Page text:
"Another criticism I’ve heard is that this project simply involves re-striping the existing pavement. This criticism ironically stems from the project team’s successful effort to keep the recommended improvements within TxDOT’s existing right of way, so as not to intrude upon adjacent residents and other landowners. While the right of way width will remain unchanged, the roadway and several bridges will indeed be widened. In fact, the approach we have recommended involves widening the existing roadway and bridges the entire project length, laying down new pavement, making significant drainage system improvements, and adding nearly seven miles of noise barriers."
They have a website where you can see lots of propaganda and drawings of the proposal. Go to Mopac1.org to see what's there. I couldn't find anything about how this thing would be funded or how the income from fees would be handled. Also haven't found anything about HOW MUCH the fees would actually be.
Thursday, May 31, 2007
Wednesday, May 30, 2007
I am sad to see the unity between anti-toll groups eroding. While Texas Anti-Toll groups are split on whether SB792 is a compromise or a moratorium, their foes are moving on with business as usual.
We Texans are caught up in a plan to connect North America. The TTC is just were it starts (after all, we are the largest state and our former Gov. is now President). NASCO is but one example of the private interests that are influencing how Texas transportation policy is being made.
It is extremely important that Anti-Toll/TTC groups unit if there is to be any chance of slowing down this snowball that has been building for over a decade.
TxDot and NASCO (North America’s SuperCorridor Coalition) are hosting it's 3rd annual three-day conference in Fort Worth, TX. According to the NASCO program flyer, next year the conference will be in Guanajuato, Mexico, June 4-6, 2008.
More than 350 transportation, logistics and economic development specialists from the United States, Canada and Mexico are attending the meeting.
The nonprofit coalition, whose members include public- and private-sector organizations, wants to develop an integrated transportation system linking the three countries.
It is reported that NASCO has received $2.5 million in earmarks from the U.S. Department of Transportation to plan the NAFTA Super Highway. Their own website reveals how they have been actively involved in shaping our federal transportation legislation.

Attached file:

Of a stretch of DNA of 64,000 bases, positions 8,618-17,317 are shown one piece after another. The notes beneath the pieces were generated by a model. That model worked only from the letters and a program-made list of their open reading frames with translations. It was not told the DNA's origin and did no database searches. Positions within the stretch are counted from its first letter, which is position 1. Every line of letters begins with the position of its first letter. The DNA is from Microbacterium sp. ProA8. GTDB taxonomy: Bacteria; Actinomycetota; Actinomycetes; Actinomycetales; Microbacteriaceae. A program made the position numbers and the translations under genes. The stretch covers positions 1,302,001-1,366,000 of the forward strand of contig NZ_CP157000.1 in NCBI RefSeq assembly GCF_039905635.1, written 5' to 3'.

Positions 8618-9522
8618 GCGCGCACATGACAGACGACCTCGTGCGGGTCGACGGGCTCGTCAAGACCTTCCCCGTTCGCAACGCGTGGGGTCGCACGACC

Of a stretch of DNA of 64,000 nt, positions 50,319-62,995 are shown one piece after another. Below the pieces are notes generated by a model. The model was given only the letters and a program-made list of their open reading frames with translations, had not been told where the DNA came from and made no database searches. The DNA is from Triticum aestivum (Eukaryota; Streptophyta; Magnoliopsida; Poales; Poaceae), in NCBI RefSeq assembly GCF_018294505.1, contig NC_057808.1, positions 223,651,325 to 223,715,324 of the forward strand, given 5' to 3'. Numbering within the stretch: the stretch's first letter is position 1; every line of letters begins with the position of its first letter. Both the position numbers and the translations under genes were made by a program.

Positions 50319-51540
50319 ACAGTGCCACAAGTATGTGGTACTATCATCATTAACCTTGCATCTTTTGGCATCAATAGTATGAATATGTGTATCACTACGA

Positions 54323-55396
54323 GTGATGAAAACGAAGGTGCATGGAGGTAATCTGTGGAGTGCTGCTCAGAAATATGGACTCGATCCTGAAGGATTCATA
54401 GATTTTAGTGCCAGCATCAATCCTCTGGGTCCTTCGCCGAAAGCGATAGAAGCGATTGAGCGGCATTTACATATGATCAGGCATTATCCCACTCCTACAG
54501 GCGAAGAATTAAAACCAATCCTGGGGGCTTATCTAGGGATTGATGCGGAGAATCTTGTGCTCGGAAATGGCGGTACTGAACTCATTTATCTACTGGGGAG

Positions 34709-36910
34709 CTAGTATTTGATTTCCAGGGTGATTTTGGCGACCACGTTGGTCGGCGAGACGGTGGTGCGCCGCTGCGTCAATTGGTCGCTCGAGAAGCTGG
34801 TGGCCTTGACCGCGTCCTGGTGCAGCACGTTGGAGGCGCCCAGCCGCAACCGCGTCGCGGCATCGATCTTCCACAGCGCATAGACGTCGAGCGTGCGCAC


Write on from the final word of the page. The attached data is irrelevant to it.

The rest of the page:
For over ten years, NASCO has been developing a strong coalition of cities, counties, states, Canadian provinces, and private sector companies to lobby for federal funding and promote a "SuperCorridor" to address the transportation, trade and security needs of the three NAFTA nations.
We have succeeded in bringing hundreds of millions of dollars to the NASCO I-35 Corridor, resulting in High Priority Corridor status for I-35 in 1995 under the Intermodal Surface Transportation Efficiency Act (ISTEA). In addition, we successfully lobbied for the creation of two new categories under the Transportation Act of the 21st Century (TEA-21) – the National Corridor Planning & Development Program and the Coordinated Border Infrastructure Program.
The NASCO "SuperCorridor Caucus" was formed on Capitol Hill to promote corridor development and to help secure NASCO legislative initiatives in both the authorization and appropriation processes.
We continue to be recognized as the strongest International Trade Corridor Coalition on Capitol Hill, and we are the only Corridor Coalition with true international representation from the three NAFTA nations."Additionally, on their website:
North America's SuperCorridor Coalition, Inc. supports the Multi-state International Corridor Development Program in S. 1072
In a 1996 study done for NASCO, it was estimated that the corridor needed $2 billion per year in infrastructure improvements over an 18-year period. NASCO supports as high a funding level as possible for the Multi-state International Corridor Development Program to operate as intended.
Friday, May 25, 2007
"The valiant effort of Representative Lois Kolkhorst together with dozens of other legislators, thousands of CorridorWatch members, and the thousands more who joined us could not over come the tremendous power of the Governor's office."
"Did we lose? NO WE WON! We got a lot, a lot more than anyone thought possible!"
"public representations have been made to the legislature that no TTC construction contracts will be executed during the moratorium. Should that occur a certain firestorm will erupt with CorridorWatch leading a charge against TxDOT."
"Here are some of the positive things that Senate Bill 792 will do: